THIS BLOG is NOW RETIRED

I began this blog in May 2009 following the death of Marcia Powell at Perryville State Prison in Goodyear, Arizona. It is not intended to prescribe the path that leads to freedom from the prison industrial complex.

Rather, these are just my observations in arguably the most racist, fascist, militaristic state in the nation at a critical time in history for a number of intersecting liberation movements. From Indigenous resistance to genocidal practices, to the fight over laws like SB1070 and the ban on Ethnic Studies, Arizona is at the center of many battles for human rights, and thus the struggle for prison abolition as well - for none are free until all are. I retired the blog in APRIL 2013.

Visit me now at Arizona Prison Watch or Survivors of Prison Violence-AZ

David Rovics: We Are Everywhere

To my fellow activists now struggling through life - let this be a reminder that you are not alone and that we desperately need you here. All the injustice, grief, war, and human suffering calls for us to stay and do everything we can about it - you can't help us anymore when you're gone. Don't give up the fight - your last shred of hope may just keep someone else alive, too.
BLOG POSTS

Sunday, June 20, 2010

Russ Pearce and "anchor babies".

Arizona's next illegal immigration target: Babies

Saturday, June 19th 2010, 1:35 PM

Members of the Aguila family join others to demonstrate against  Arizona's tough new immigration laws at a large rally in Phoenix on May  29, 2010.  Rights groups had already announced plans to file a legal  challenge to the law, which makes it a state crime to lack proper  immigration papers and requires police to determine whether people were  in the country legally. Activists say the law will open the door to  racial profiling by police, but supporters point to wording of the bill  that expressly forbids law enforcement from stopping someone on the  basis of their ethnicity.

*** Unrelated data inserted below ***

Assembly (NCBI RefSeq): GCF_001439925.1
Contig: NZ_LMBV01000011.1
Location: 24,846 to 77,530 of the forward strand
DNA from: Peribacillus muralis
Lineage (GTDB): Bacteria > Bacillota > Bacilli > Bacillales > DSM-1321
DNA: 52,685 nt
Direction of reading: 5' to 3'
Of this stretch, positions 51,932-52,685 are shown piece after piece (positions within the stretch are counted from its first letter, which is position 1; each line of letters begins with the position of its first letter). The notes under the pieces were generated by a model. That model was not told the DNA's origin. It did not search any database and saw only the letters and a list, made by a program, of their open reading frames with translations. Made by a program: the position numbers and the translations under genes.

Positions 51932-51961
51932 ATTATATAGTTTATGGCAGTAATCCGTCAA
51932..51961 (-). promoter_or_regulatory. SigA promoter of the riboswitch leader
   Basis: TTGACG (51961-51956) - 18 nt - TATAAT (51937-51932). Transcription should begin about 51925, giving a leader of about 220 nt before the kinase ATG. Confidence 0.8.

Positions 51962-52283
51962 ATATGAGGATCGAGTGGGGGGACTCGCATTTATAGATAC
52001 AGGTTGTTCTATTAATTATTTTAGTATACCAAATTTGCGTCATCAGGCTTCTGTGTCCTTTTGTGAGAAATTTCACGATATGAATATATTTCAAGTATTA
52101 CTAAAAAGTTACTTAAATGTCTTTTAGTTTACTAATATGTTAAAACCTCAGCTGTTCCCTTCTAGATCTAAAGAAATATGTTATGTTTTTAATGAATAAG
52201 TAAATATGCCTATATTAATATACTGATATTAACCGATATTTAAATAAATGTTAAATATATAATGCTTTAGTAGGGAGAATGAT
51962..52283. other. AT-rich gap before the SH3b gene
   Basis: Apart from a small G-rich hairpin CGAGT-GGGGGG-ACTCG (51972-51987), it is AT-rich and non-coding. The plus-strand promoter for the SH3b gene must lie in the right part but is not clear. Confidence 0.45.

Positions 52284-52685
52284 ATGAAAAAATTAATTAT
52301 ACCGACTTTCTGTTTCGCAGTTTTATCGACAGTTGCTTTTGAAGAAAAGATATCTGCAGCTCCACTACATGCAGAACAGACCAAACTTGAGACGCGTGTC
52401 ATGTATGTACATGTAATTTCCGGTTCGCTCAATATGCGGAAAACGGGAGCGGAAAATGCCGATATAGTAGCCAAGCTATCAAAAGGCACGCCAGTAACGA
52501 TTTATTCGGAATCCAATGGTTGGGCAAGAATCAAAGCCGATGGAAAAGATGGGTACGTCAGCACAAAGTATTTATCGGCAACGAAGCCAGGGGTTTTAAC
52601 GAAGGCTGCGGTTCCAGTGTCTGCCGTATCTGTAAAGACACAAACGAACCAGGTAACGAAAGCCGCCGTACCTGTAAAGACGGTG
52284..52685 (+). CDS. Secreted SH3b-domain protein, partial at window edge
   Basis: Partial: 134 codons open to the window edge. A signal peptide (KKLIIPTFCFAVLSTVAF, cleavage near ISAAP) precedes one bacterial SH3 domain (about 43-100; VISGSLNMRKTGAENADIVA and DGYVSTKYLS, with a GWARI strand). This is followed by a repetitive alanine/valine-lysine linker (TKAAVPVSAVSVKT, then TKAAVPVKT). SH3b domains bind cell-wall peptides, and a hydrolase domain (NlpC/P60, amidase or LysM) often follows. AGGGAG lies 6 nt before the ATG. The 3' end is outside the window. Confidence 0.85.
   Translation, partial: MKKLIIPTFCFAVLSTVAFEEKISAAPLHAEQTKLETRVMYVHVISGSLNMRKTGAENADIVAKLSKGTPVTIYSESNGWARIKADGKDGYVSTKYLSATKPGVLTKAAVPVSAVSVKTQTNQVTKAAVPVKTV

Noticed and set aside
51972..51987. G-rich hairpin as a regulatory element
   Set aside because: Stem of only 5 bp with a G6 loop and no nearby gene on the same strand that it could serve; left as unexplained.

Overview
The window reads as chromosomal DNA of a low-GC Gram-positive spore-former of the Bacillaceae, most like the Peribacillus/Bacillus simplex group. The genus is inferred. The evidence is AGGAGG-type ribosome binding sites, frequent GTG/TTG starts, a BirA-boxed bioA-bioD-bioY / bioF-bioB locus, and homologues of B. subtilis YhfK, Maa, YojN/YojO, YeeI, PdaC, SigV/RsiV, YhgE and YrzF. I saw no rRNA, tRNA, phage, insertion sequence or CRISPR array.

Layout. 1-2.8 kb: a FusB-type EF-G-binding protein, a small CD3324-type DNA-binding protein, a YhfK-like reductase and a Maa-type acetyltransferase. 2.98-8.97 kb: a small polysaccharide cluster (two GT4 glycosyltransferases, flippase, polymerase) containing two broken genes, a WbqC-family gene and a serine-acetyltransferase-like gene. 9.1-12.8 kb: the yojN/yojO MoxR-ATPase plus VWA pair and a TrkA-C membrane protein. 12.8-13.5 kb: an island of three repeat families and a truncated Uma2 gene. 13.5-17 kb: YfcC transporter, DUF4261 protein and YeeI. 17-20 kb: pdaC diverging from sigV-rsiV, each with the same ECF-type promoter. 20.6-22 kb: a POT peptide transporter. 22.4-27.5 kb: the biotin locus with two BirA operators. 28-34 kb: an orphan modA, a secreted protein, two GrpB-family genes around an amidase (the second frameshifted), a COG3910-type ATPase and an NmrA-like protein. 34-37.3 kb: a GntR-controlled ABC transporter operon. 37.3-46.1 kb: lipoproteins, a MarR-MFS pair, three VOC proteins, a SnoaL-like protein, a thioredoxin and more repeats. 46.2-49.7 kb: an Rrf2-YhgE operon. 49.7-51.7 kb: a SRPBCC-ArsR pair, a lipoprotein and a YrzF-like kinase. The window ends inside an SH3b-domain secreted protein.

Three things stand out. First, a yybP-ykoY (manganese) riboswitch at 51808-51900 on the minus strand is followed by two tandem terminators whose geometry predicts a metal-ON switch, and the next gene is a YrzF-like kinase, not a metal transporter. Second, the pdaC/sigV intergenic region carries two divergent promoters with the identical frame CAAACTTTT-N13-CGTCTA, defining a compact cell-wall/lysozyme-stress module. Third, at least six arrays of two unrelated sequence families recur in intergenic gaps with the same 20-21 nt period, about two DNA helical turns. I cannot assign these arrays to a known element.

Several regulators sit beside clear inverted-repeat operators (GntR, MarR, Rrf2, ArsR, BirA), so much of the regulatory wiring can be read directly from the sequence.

Ralston/Getty

Members of the Aguila family join others to demonstrate against Arizona's tough new immigration laws at a large rally in Phoenix on May 29, 2010. Rights groups had already announced plans to file a legal challenge to the law, which makes it a state crime to lack proper immigration papers and requires police to determine whether people were in the country legally. Activists say the law will open the door to racial profiling by police, but supporters point to wording of the bill that expressly forbids law enforcement from stopping someone on the basis of their ethnicity.

They might not be old enough to walk or talk but newborns are the next likely center of the Arizona immigration firestorm.

State Sen. Russell Pearce says that he is intent on introducing legislation that would deny birth certificates to "anchor babies," the children of illegal immigrants born in the U.S.

There is clear concern that this kind of legislation is a violation of the 14th Amendment, which grants citizenship to persons born in the U.S.

"I can tell you that it's not a good idea, and it's unconstitutional," U.S. Rep. Ed Pastor, D-Ariz. told the Arizona Republic. "But that wouldn't stop the state Legislature from passing it and the governor from signing it."

Despite controversy, Arizona Senate bill 1070 is receiving statewide support.

The bill, which goes into effect on July 29, will make it a crime for anyone to be in the state illegally and allow for police officers to question a person's legal status.

President Obama has stated that he opposes the law. The Dept. of Justice has hinted it may challenge the law, but a spokeswoman said no decision has been made.

Pearce has reportedly said he will not introduce legislation regarding "anchor" babies until the fall.